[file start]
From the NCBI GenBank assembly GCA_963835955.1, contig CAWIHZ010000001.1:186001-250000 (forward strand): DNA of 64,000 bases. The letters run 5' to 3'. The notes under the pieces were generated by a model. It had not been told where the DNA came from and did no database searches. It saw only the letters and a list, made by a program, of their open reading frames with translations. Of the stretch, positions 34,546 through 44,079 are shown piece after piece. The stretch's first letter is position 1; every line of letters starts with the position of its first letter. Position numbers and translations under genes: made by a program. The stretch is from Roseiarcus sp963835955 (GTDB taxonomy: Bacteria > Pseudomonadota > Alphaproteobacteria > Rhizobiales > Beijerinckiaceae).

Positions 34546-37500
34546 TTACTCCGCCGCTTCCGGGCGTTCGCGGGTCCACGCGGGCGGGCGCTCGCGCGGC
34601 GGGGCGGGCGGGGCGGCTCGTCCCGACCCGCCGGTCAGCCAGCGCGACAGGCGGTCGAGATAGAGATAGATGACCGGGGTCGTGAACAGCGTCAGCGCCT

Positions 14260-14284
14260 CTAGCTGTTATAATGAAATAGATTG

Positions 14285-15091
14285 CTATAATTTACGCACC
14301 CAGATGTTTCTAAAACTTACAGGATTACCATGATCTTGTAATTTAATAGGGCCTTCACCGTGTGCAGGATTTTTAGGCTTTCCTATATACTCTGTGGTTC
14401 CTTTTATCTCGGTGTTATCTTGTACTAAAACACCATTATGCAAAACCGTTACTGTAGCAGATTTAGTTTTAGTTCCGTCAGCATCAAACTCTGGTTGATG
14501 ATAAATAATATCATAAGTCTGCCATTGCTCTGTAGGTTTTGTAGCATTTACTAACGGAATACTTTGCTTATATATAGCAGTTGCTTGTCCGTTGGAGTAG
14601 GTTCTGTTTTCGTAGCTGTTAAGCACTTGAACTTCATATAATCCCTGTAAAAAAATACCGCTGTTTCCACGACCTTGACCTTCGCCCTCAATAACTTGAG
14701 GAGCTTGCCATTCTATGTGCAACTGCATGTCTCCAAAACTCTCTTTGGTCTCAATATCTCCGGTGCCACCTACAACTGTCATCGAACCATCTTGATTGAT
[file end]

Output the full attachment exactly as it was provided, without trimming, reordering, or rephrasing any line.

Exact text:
From the NCBI GenBank assembly GCA_963835955.1, contig CAWIHZ010000001.1:186001-250000 (forward strand): DNA of 64,000 bases. The letters run 5' to 3'. The notes under the pieces were generated by a model. It had not been told where the DNA came from and did no database searches. It saw only the letters and a list, made by a program, of their open reading frames with translations. Of the stretch, positions 34,546 through 44,079 are shown piece after piece. The stretch's first letter is position 1; every line of letters starts with the position of its first letter. Position numbers and translations under genes: made by a program. The stretch is from Roseiarcus sp963835955 (GTDB taxonomy: Bacteria > Pseudomonadota > Alphaproteobacteria > Rhizobiales > Beijerinckiaceae).

Positions 34546-37500
34546 TTACTCCGCCGCTTCCGGGCGTTCGCGGGTCCACGCGGGCGGGCGCTCGCGCGGC
34601 GGGGCGGGCGGGGCGGCTCGTCCCGACCCGCCGGTCAGCCAGCGCGACAGGCGGTCGAGATAGAGATAGATGACCGGGGTCGTGAACAGCGTCAGCGCCT

Positions 14260-14284
14260 CTAGCTGTTATAATGAAATAGATTG

Positions 14285-15091
14285 CTATAATTTACGCACC
14301 CAGATGTTTCTAAAACTTACAGGATTACCATGATCTTGTAATTTAATAGGGCCTTCACCGTGTGCAGGATTTTTAGGCTTTCCTATATACTCTGTGGTTC
14401 CTTTTATCTCGGTGTTATCTTGTACTAAAACACCATTATGCAAAACCGTTACTGTAGCAGATTTAGTTTTAGTTCCGTCAGCATCAAACTCTGGTTGATG
14501 ATAAATAATATCATAAGTCTGCCATTGCTCTGTAGGTTTTGTAGCATTTACTAACGGAATACTTTGCTTATATATAGCAGTTGCTTGTCCGTTGGAGTAG
14601 GTTCTGTTTTCGTAGCTGTTAAGCACTTGAACTTCATATAATCCCTGTAAAAAAATACCGCTGTTTCCACGACCTTGACCTTCGCCCTCAATAACTTGAG
14701 GAGCTTGCCATTCTATGTGCAACTGCATGTCTCCAAAACTCTCTTTGGTCTCAATATCTCCGGTGCCACCTACAACTGTCATCGAACCATCTTGATTGAT